9 out of 10
Medieval Academy is a light weight game of card drafting. The game doesn’t take long to play. Most game sessions last no longer than 30 minutes. The artwork for the game is very light and whimsical and is one that even my 6 year old daughter enjoys. The components and theme of the game are great. I really enjoy how well thought out everything was designed. I really enjoy the game and find that there is a lot of replayability thanks to the many variations through the use of the double sided boards. Fans of card drafting games like Fairy Tale, 7 Wonders or Sushi Go should really enjoy this one even though it takes up quite a bit of space thanks to the many boards that have to be laid out. The game is quite simple but is one that can be ramped up for more advanced players as well. I highly recommend this game. It’s already becoming a family favorite around my house. I’m sure you’re family will enjoy it too.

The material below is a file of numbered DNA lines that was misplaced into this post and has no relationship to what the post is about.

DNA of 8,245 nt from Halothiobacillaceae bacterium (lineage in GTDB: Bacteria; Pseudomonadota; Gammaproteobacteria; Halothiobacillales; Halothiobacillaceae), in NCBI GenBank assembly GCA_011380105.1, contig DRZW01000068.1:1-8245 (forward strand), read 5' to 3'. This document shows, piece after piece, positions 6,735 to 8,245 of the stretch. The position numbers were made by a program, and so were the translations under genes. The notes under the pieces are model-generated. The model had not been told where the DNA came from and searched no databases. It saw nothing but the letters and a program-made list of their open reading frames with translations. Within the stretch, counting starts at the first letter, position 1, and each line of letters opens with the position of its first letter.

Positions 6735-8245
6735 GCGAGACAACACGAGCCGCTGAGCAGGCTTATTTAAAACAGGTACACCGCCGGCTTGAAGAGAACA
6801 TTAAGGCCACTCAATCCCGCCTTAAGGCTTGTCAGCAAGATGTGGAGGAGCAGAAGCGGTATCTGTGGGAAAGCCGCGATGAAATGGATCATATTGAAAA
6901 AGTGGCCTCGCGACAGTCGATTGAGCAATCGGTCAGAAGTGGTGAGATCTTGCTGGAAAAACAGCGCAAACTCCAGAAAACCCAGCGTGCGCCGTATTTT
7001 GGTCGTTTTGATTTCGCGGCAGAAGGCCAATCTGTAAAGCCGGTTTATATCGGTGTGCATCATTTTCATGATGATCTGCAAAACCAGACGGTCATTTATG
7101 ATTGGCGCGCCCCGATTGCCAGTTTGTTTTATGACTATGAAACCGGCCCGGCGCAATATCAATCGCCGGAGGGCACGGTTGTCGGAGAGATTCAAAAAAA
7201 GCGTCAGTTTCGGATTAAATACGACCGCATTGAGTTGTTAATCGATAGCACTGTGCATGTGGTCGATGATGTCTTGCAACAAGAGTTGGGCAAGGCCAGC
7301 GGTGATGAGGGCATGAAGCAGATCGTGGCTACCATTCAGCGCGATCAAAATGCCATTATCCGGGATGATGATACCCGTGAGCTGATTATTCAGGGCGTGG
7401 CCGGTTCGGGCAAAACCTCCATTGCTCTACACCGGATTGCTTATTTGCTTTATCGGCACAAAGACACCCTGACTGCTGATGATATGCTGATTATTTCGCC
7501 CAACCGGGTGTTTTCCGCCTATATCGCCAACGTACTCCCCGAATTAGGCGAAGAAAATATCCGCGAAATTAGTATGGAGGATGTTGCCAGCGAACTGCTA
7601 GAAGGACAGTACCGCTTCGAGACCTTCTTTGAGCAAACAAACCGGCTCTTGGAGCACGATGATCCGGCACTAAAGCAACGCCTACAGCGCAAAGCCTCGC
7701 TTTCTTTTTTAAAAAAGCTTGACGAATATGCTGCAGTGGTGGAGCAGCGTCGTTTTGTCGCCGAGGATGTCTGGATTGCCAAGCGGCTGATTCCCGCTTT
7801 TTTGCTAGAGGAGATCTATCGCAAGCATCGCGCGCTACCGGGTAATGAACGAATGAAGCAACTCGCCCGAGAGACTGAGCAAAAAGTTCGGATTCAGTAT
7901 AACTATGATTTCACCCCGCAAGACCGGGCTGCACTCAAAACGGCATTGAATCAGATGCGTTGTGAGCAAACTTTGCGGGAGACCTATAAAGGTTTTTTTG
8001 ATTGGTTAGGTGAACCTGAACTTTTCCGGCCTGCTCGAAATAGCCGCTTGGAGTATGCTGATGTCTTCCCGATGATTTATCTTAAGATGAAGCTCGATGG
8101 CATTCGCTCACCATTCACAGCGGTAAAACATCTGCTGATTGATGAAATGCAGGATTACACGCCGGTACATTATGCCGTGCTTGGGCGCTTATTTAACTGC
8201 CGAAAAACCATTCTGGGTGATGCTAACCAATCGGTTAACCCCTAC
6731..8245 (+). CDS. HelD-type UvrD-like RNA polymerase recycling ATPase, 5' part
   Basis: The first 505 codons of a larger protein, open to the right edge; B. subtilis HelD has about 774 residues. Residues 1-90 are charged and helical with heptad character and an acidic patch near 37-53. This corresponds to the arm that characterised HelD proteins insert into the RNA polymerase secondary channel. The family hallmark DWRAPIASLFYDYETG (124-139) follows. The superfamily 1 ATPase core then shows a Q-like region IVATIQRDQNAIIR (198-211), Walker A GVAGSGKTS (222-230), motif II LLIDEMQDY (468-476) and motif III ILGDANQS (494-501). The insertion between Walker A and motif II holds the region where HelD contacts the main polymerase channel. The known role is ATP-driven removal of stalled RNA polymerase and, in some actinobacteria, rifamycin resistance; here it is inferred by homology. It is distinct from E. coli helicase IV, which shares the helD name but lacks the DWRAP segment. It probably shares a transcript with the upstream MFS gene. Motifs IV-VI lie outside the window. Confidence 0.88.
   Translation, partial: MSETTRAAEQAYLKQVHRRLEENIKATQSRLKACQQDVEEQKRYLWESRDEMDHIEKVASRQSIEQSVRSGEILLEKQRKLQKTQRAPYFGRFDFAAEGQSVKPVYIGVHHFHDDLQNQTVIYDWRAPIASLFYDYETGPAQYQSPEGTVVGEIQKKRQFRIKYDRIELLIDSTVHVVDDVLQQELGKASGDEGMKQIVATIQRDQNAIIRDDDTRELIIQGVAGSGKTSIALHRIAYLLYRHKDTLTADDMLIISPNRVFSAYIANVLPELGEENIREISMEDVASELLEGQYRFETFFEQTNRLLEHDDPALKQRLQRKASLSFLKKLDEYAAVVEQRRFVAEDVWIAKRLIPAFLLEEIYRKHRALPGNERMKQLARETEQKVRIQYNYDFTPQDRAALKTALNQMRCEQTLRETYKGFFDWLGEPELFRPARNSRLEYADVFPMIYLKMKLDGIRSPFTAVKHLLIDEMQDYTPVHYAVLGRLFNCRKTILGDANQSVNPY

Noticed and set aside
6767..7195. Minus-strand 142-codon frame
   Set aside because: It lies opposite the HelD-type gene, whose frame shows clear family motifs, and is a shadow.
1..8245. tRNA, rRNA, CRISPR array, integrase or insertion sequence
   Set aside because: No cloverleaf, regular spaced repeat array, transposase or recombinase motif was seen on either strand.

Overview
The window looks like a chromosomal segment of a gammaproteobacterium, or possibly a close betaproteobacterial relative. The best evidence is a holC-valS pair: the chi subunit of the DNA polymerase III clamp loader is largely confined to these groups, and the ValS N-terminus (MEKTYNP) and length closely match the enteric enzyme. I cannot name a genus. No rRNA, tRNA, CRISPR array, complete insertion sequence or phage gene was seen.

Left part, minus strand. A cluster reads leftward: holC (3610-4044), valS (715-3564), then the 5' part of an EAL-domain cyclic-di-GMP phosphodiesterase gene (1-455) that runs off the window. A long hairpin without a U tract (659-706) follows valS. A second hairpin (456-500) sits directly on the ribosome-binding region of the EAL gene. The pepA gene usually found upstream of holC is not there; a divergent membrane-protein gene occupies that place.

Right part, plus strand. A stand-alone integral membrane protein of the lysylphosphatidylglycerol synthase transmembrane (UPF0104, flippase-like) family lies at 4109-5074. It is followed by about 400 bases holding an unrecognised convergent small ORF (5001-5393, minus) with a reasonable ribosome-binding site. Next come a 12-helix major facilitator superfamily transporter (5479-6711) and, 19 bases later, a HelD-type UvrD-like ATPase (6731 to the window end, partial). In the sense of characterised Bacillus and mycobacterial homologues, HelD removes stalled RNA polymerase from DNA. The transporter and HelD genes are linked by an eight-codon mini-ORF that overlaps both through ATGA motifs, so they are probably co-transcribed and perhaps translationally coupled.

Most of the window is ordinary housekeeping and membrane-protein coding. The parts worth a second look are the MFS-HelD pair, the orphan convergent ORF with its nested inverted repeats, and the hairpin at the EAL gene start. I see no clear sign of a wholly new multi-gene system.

9 out of 10
For more information about this and other great games, please check out IELLO Games at their site.